Agnes Grey HTML version

The Farewell
A HOUSE in A-, the fashionable watering-place, was hired for our seminary; and
a promise of two or three pupils was obtained to commence with. I returned to
Horton Lodge about the middle of July, leaving my mother to conclude the
bargain for the house, to obtain more pupils, to sell off the furniture of our old
abode, and to fit out the new one.
We often pity the poor, because they have no leisure to mourn their departed
relatives, and necessity obliges them to labour through their severest afflictions:
but is not active employment the best remedy for overwhelming sorrow - the
surest antidote for despair? It may be a rough comforter: it may seem hard to be
harassed with the cares of life when we have no relish for its enjoyments; to be
goaded to labour when the heart is ready to break, and the vexed spirit implores
for rest only to weep in silence: but is not labour better than the rest we covet?
and are not those petty, tormenting cares less hurtful than a continual brooding
over the great affliction that oppresses us? Besides, we cannot have cares, and
anxieties, and toil, without hope - if it be but the hope of fulfilling our joyless task,
accomplishing some needful project, or escaping some further annoyance.
At any rate, I was glad my mother had so much employment for every faculty of
her action-loving frame. Our kind neighbours lamented that she, once so exalted
in wealth and station, should be reduced to such extremity in her time of sorrow;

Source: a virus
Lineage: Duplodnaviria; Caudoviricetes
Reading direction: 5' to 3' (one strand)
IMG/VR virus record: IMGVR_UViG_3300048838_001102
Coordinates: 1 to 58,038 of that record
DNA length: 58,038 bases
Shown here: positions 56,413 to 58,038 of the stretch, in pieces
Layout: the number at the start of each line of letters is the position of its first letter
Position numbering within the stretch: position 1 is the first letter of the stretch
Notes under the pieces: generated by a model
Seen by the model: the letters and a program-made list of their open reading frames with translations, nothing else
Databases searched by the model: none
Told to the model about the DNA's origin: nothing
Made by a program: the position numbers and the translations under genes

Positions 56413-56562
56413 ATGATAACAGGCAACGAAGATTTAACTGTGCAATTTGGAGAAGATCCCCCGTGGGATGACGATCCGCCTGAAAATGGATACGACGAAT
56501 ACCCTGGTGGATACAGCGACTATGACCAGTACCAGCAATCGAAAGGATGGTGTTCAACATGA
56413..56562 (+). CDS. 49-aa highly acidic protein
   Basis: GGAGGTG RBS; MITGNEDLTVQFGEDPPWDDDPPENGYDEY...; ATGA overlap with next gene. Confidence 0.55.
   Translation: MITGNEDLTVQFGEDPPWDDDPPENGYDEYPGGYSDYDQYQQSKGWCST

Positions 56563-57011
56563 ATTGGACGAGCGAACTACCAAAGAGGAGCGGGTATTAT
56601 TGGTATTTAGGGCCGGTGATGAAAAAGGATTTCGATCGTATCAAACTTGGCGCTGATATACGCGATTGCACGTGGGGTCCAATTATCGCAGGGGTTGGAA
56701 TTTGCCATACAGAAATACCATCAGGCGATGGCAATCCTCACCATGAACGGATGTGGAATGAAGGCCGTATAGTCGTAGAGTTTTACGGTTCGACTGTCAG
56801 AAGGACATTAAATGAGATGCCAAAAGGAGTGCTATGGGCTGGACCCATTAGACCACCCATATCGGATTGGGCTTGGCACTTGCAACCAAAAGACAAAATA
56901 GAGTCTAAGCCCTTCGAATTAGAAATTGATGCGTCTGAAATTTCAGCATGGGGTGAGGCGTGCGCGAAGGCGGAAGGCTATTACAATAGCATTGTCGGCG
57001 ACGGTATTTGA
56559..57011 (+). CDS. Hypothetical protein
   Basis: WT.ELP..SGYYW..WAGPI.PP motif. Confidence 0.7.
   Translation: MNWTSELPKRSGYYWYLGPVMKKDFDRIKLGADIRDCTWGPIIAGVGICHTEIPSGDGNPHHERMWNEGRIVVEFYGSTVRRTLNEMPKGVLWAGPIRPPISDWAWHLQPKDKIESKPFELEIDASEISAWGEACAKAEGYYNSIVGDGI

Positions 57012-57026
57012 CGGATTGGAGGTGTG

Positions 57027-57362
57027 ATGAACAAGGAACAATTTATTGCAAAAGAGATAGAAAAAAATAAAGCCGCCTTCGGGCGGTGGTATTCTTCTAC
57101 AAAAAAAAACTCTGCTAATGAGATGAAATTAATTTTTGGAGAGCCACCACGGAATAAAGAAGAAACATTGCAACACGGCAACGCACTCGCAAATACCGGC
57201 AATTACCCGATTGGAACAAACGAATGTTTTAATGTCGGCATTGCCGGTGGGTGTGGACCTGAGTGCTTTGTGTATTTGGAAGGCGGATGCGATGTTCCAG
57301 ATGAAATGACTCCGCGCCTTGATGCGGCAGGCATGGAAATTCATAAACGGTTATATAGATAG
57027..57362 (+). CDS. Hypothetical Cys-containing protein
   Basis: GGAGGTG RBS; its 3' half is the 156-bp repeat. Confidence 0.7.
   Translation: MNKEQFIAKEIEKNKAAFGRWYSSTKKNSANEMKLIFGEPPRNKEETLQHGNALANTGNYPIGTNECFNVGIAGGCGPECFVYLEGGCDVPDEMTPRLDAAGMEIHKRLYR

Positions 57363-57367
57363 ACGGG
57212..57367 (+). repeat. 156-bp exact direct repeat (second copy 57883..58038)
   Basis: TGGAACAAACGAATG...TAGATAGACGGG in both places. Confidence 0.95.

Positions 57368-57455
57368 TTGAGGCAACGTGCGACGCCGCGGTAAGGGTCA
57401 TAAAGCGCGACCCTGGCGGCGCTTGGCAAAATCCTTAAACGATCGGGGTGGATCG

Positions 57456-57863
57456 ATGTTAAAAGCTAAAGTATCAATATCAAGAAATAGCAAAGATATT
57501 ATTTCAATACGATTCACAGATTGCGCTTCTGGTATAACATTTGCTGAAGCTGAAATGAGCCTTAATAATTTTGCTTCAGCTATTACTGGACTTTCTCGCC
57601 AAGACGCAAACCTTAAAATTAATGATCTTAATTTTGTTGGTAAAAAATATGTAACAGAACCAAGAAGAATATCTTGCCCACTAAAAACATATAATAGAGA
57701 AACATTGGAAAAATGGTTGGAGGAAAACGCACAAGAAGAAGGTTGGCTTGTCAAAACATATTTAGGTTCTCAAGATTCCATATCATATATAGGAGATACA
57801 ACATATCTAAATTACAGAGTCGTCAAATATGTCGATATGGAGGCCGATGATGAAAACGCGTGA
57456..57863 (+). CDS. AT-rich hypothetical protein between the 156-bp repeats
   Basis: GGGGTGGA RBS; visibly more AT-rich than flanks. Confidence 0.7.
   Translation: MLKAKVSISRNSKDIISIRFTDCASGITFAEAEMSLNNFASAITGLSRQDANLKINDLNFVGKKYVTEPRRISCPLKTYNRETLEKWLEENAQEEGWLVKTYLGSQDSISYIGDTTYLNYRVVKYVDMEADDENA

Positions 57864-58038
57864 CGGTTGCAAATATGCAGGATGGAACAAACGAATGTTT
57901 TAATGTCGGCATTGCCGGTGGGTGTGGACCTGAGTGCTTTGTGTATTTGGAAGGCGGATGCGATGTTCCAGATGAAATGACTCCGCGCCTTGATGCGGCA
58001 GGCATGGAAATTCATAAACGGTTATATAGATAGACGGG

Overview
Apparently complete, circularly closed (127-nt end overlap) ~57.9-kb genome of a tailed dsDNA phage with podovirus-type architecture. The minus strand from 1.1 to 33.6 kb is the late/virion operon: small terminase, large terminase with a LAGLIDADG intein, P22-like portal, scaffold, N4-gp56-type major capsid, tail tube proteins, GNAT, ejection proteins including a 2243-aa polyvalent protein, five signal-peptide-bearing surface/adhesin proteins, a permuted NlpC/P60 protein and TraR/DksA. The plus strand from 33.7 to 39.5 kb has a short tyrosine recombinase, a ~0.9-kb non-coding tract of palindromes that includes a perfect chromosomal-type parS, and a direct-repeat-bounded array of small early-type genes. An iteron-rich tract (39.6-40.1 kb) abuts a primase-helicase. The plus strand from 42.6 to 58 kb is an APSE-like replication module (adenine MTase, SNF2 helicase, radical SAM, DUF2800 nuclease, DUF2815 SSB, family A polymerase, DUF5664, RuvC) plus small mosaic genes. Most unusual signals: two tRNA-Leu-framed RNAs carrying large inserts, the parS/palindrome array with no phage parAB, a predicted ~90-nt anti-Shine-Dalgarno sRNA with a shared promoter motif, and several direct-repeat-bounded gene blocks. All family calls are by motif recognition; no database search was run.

but I am persuaded that she would have suffered thrice as much had she been
left in affluence, with liberty to remain in that house, the scene of her early
happiness and late affliction, and no stern necessity to prevent her from
incessantly brooding over and lamenting her bereavement.
I will not dilate upon the feelings with which I left the old house, the well-known
garden, the little village church - then doubly dear to me, because my father,
who, for thirty years, had taught and prayed within its walls, lay slumbering now
beneath its flags - and the old bare hills, delightful in their very desolation, with
the narrow vales between, smiling in green wood and sparkling water - the house
where I was born, the scene of all my early associations, the place where
throughout life my earthly affections had been centred; - and left them to return
no more! True, I was going back to Horton Lodge, where, amid many evils, one
source of pleasure yet remained: but it was pleasure mingled with excessive
pain; and my stay, alas! was limited to six weeks.
And even of that precious time, day after day slipped by and I did not see him:
except at church, I never saw him for a fortnight after my return. It seemed a long
time to me: and, as I was often out with my rambling pupil, of course hopes
would keep rising, and disappointments would ensue; and then, I would say to
my own heart, 'Here is a convincing proof - if you would but have the sense to